Kegan and Lahey have lots of interesting things to say about this. (Including: the most important thing for the group to work out next is their expectation for when a colleague breaks the agreement and goes to a third party to complain about them. And this will happen. Not because the colleague is a bad person, but because even under the best circumstances, a “bring-it-to-me-first” conversation is difficult. It takes self-awareness and courage and a fair amount of energy. And we’re all human.)
But here’s the thing I want you to hear right now: Kegan and Lahey’s research tells them that success with this agreement – which everyone wants, and believes would make their team stronger – is only possible within an environment of mutual positive regard. Period.
Spreading the greats around
I learned about giving good appreciative feedback by doing a terrible job of it.
In my first year leading project teams as a market research consultant, I heard something in my performance review that sucked the air right out of me. I’d gone in with my self-evaluation, excited to talk about accomplishments and even thinking raise.
Instead, I got this 360 feedback from the Data Collection folks: “insincere,” “trying hard, but doesn’t seem genuine,” and “doesn’t seem to care about quality work.”
I was speechless. For a sliver of a second, I thought about quitting.
But that afternoon, I gathered my moxy and went down to Data Collection. I knocked on the office door of the Director. (She was a battleaxe and frankly scared the hell out of me.) I told her what I’d heard, and asked if she could help me understand it. She looked me straight in the eye and said – I’ll never forget this moment – “I can tell you about the feedback, because some of it came from me.”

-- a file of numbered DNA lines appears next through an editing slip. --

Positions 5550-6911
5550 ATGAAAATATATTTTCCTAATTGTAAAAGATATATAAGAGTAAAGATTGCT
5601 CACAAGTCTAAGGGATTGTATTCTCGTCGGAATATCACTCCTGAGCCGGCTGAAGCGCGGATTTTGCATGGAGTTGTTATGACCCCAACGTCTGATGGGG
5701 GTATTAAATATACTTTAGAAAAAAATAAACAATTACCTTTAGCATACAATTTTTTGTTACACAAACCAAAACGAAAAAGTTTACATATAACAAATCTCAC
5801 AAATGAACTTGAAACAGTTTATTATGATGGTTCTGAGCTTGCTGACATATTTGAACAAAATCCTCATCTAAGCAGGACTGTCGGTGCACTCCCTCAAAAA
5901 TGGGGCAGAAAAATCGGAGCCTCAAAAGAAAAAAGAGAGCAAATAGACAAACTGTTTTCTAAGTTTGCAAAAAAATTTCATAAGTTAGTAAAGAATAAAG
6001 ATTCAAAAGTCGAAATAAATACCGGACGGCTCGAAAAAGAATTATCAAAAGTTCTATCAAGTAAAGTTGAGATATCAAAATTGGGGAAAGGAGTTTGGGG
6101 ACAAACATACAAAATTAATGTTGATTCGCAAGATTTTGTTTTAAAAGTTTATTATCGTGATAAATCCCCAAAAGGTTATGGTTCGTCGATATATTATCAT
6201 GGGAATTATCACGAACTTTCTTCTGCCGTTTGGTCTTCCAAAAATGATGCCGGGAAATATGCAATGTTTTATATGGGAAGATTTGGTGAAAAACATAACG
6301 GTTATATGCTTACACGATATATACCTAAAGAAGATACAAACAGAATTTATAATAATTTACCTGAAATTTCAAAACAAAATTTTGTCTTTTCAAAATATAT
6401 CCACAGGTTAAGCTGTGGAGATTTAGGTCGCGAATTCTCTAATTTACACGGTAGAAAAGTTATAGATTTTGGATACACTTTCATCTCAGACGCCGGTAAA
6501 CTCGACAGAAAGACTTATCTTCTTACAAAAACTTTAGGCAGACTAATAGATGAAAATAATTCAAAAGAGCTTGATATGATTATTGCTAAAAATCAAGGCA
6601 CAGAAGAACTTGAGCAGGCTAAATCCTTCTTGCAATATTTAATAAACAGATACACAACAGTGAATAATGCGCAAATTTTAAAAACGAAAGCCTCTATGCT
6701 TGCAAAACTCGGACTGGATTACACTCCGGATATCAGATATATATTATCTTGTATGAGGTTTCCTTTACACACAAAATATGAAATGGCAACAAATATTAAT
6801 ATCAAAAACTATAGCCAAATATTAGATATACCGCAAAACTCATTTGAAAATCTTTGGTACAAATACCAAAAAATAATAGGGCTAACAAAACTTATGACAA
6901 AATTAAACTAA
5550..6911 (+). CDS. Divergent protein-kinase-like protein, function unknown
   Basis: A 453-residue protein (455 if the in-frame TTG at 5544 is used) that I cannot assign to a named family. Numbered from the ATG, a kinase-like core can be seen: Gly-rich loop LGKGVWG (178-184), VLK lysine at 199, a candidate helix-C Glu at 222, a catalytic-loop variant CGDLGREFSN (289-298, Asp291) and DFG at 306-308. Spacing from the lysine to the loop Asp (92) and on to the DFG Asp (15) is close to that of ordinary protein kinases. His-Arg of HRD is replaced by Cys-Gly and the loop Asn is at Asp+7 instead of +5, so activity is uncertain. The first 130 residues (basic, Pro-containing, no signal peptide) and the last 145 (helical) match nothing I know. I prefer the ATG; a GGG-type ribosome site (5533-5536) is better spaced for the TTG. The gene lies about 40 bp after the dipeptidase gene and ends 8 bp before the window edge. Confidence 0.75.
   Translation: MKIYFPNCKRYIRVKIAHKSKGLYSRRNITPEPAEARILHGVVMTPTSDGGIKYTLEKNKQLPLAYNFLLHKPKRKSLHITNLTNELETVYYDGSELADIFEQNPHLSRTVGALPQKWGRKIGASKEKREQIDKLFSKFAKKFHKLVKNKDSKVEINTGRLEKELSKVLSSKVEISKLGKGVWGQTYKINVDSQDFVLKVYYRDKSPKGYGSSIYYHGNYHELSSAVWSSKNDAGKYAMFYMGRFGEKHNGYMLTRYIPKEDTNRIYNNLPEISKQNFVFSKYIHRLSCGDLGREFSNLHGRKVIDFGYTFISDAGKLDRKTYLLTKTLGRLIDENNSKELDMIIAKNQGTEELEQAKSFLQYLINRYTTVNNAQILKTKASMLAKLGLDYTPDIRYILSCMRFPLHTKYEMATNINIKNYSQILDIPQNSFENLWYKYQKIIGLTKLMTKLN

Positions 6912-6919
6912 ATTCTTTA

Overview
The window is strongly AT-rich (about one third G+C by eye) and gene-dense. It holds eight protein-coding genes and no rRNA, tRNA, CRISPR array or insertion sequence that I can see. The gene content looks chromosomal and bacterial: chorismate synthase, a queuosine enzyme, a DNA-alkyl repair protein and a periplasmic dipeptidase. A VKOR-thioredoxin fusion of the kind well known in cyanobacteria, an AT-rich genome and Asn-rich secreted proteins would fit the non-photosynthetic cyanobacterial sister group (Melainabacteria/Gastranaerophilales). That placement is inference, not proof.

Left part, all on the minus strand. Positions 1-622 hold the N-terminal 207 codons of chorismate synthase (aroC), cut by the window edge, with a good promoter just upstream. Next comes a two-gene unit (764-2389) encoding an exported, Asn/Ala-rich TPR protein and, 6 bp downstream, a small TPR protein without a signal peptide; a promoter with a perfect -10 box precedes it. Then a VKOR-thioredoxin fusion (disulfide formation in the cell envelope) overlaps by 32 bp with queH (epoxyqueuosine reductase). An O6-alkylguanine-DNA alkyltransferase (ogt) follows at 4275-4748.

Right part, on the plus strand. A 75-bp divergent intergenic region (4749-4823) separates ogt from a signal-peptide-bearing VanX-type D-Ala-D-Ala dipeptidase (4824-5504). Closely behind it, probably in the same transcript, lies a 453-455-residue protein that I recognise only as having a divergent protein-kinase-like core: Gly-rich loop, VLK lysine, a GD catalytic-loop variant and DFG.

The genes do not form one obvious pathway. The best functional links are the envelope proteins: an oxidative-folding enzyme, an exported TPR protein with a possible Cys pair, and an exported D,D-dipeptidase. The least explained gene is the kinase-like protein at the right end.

With my heart in my throat, I listened. She said that she and the group called me the “great!” girl. Everything was great. The call script was great, the timeline they gave me was great, their response rate was great, they were great. They didn’t buy it – or me – for a second.
It wasn’t that I was consciously faking it. But I was so eager to create positive relationships and communicate I valued them that I spread great around like peanut butter.
You know what else? For me, at that time, those greats were a protective shield. Spreading great kept me from actually having to slow down, see the person on the other side, and create an opening for a two-way exchange. Theidea of dropping down into a real and present exchange made me anxious: What if I genuinely couldn’t find something positive to say about what they were doing? What if they weren’t so great – how would I tell them without hurting the relationship? What if because we had two-way communication, I heard something I didn’t want to, or didn’t know what to do with?
Simple recipe with a surprise twist
There are lots of recipes for giving appreciative feedback – you can just google it – but here’s my favorite, from Kegan and Lahey’s work:
- Describe what the person did. “Lisa, yesterday morning, I saw you drop everything to pull the team together and facilitate an emergency meeting to respond to our client’s concern about the schematics.”
- Describe the impact it had on the team, the project, the company, or you. “That made me feel confident the issue would be handled quickly and professionally, which let me take it off my plate and work on our strategic plan.”
- SURPRISINGLY POWERFUL TWIST: Give appreciative feedback publicly, but address it directly to the person. “Team, I want to take a few minutes here at the start of our staff meeting to appreciate something that helped us be successful this week. Lisa, yesterday morning, I saw you…”
So how can you engage your team in appreciating each other? Try making sure you’re doing it yourself. Try a Golden Object. Start staff meetings with 7 minutes of appreciation. Read this story, about how one group found their Everyday Superheroes.
Or read and comment below: What other ways to cultivate positive regard have you seen, experienced or imagined?